Document Type

Article

Publication Date

2013

Abstract

Plastics, which are woven into the fabric of modern life, have consequential impacts on the environment. Many of these are associated with end-of-lifetime processes, and include chemical contamination of the environment and effects from litter. Plastics also complicate waste management processes, causing contamination in composting operations, and having poor recovery rates through recycling. Plastics that are not as biologically recalcitrant, that decompose when use is done, have been perceived as solutions to at least some of these problems. The first generation of degradable plastics did not meet marketing claims; some of the more recent formulations, partly as a consequence of third party certifications, are more compliant. However, many plastics that are labeled as “degradable” do not decompose very readily, and it is not clear that litter will be diminished to any great degree through their use. In addition, because not all plastics are or will be degradable, user confusion is and will be common. Multiple formulations mean not all degradable plastics address compost contamination, and most degradable plastics do not address other problems associated with plastics waste management. Therefore it is not clear that degradable plastics constitute a major technological advance; in fact, overall they may be more harmful than helpful.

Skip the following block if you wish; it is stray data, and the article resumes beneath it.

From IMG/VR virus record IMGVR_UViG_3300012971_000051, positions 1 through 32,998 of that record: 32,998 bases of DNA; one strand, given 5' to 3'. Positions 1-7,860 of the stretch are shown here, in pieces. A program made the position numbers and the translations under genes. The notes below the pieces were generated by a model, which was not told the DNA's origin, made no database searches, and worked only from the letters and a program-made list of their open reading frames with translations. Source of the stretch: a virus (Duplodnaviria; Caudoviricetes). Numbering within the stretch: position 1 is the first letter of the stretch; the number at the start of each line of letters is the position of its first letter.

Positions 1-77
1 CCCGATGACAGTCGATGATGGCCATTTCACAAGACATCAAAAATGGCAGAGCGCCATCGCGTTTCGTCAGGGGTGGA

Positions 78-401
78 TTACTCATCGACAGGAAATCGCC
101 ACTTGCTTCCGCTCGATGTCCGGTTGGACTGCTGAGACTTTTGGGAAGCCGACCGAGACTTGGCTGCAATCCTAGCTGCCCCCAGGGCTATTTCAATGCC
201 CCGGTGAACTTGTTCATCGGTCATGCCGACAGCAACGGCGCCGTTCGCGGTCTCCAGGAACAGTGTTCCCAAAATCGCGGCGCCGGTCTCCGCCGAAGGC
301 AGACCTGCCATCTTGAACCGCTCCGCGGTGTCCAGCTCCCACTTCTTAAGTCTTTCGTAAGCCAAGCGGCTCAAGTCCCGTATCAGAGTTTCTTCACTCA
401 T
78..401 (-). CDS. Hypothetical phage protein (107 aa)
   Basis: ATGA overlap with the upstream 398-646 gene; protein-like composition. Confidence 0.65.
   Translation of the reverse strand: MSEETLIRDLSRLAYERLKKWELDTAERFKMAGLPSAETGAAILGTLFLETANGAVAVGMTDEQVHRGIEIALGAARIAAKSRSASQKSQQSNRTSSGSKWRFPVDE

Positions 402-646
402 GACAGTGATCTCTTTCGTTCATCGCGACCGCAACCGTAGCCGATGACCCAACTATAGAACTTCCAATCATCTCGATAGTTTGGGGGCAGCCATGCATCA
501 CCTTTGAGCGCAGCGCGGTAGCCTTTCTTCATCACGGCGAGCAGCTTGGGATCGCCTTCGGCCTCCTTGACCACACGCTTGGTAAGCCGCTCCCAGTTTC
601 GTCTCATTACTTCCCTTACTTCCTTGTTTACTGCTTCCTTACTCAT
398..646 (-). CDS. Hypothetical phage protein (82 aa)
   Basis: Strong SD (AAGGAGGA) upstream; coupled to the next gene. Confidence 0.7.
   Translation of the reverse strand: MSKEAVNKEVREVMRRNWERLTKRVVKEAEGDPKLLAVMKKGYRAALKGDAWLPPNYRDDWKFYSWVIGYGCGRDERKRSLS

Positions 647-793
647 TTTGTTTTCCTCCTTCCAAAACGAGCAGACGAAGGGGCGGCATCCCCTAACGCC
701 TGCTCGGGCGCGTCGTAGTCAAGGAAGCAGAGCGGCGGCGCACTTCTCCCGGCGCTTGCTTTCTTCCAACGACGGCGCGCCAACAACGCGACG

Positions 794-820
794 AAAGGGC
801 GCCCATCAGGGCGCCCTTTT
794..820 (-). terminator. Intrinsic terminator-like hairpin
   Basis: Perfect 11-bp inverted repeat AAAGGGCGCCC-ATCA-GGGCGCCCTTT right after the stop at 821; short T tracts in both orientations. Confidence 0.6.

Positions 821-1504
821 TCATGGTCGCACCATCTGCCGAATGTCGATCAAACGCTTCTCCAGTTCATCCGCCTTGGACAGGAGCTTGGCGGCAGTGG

Comments

Report released through the Waste Reduction and Management Institute, School of Marine and Atmospheric Sciences, Stony Brook University

 
 

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